Report Criticizes Education Dept. for Failing to Police Bias in Reading First Program
Ohanian Comment: So when will states start screaming--and dumping Reading First? I've tried to get things rolling with a report on Vermont's grant, but the media refused to cover our press conference.
By David Glenn
The U.S. Department of Education "did not adequately assess issues of bias and lack of objectivity" during the early days of the Reading First program, according to a report issued on Thursday by the department's inspector general.
The report is the latest in a series of critical accounts of Reading First, a $900-million-a-year component of the No Child Left Behind Act (The Chronicle, February 2).
The Reading First program, which provides grants to improve reading instruction in low-income schools in kindergarten through the third grade, places more restrictions on local districts than did many previous federal education programs. States and districts may spend their Reading First grants only on textbooks and other products that are "in alignment with" five major elements of effective reading instruction that were identified in a 2000 report issued by the National Reading Panel, a federally financed committee of scholars.
According to Reading First's admirers, those prescriptive rules have been crucial to the program's success. For example, in the winter issue of City Journal, the policy analyst Sol Stern argues that "we now have a critical mass of educators willing to try the pro-science side of the reading wars." Schools in Richmond, Va., and throughout Alabama, Mr. Stern argues in the article, have already seen impressive gains in reading scores.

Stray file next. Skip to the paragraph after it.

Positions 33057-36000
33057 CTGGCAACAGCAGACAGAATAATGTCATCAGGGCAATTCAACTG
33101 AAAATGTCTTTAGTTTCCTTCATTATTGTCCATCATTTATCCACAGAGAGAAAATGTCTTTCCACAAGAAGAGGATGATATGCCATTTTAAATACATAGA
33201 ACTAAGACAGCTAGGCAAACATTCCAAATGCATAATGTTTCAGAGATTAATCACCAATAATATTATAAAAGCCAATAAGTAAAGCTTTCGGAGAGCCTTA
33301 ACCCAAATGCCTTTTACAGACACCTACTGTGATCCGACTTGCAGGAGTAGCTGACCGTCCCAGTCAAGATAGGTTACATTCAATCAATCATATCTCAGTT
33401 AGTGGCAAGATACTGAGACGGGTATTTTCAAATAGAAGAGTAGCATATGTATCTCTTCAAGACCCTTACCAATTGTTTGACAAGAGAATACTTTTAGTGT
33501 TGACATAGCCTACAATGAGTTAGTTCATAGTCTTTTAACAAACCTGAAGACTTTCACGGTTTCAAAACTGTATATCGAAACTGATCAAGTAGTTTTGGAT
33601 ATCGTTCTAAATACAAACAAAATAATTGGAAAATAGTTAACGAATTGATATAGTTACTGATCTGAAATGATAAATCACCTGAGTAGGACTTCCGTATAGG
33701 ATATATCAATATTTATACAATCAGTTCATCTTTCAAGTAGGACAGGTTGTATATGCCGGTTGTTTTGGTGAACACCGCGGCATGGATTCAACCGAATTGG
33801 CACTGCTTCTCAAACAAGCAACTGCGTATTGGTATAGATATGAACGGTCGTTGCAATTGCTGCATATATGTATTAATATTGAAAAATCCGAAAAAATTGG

Critics, however, have complained that the department and its contractors have sometimes crossed the line by appearing to require the use of specific commercial products, in violation of the Department of Education Organization Act, which forbids federal officials to exercise "direction, supervision, or control over the curriculum or program of instruction of any school or school system."
The new report, for example, declares that a Reading First handbook distributed to state officials in late 2002 "appeared to promote" an assessment tool known as the Dynamic Indicators of Basic Early Literacy Skills, or Dibels, which was created by a pair of scholars at the University of Oregon. A commercial version of Dibels, which is sold by Sopris West Educational Services, a Colorado company, has been widely purchased under Reading First. (A noncommercial version may also be downloaded free from the scholars' Web site.)
The new report also notes that several scholars affiliated with Reading First's three "technical-assistance centers" -- which are located at Florida State University, the University of Texas at Austin, and the University of Oregon -- had simultaneous relationships as authors or consultants for commercial publishers whose products have been purchased under Reading First.
The report does not name the scholars, and it does not allege that they actually pressured states to purchase their own products. The report declares, however, that the department should have taken those superficial conflicts of interest more seriously.
"Without an adequate assessment of bias and lack of objectivity for individuals proposed to perform department contract work," the report reads, "the department could be placed in a situation where the public could reasonably question and perhaps discount or dismiss the work performed simply because of the existence of a potential bias."
Within the next several weeks, the inspector general is expected to release a more detailed report about the Reading First technical-assistance centers, which were created under a federal contract with the New Hampshire-based RMC Research Corporation. The Government Accountability Office is also expected soon to release an investigative report on the administration of Reading First.
Chronicle of Higher Education
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